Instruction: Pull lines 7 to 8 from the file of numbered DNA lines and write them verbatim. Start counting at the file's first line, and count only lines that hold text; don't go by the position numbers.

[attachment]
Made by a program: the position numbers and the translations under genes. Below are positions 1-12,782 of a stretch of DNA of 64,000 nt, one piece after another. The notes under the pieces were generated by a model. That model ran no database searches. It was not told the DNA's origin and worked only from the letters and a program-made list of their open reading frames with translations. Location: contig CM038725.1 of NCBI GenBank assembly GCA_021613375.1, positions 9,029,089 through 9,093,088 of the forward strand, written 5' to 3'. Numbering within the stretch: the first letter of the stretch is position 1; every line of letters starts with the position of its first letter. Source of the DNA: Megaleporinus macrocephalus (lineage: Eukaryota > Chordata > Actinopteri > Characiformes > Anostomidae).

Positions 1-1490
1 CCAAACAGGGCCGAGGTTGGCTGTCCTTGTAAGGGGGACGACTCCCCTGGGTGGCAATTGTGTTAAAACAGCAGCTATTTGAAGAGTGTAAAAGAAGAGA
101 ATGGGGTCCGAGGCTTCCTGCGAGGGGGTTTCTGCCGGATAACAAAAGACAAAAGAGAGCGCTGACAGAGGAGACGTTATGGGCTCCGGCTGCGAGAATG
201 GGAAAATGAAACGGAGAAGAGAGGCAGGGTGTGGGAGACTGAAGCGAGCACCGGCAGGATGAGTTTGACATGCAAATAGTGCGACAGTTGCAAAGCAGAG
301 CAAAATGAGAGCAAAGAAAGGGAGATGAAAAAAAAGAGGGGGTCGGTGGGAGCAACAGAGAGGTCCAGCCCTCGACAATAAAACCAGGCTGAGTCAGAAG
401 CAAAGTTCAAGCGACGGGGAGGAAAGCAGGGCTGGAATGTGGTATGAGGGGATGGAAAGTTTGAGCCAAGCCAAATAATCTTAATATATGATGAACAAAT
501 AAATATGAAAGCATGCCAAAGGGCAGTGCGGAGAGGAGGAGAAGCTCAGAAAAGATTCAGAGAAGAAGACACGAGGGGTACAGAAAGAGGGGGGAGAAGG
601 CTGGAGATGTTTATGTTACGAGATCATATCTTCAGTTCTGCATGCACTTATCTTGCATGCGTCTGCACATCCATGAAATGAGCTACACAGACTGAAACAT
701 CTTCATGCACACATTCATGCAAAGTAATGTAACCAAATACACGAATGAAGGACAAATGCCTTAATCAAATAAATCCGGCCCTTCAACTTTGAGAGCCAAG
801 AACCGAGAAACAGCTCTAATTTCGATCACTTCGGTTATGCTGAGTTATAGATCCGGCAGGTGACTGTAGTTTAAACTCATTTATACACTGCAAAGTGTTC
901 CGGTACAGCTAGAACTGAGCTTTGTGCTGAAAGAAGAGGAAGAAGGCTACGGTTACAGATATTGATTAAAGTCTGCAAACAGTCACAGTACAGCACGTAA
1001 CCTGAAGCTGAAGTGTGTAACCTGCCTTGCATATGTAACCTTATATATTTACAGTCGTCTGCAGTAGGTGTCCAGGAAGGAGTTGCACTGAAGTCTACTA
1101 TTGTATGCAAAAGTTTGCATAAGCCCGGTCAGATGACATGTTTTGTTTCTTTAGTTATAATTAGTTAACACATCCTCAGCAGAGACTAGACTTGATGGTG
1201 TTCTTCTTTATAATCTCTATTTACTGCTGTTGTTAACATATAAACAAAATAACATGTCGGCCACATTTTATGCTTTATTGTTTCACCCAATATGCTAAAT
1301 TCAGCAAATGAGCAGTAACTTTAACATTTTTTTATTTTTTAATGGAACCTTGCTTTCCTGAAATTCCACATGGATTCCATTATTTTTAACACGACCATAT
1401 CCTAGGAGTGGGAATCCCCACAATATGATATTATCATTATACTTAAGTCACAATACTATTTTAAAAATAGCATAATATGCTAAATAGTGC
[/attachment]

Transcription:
401 CAAAGTTCAAGCGACGGGGAGGAAAGCAGGGCTGGAATGTGGTATGAGGGGATGGAAAGTTTGAGCCAAGCCAAATAATCTTAATATATGATGAACAAAT
501 AAATATGAAAGCATGCCAAAGGGCAGTGCGGAGAGGAGGAGAAGCTCAGAAAAGATTCAGAGAAGAAGACACGAGGGGTACAGAAAGAGGGGGGAGAAGG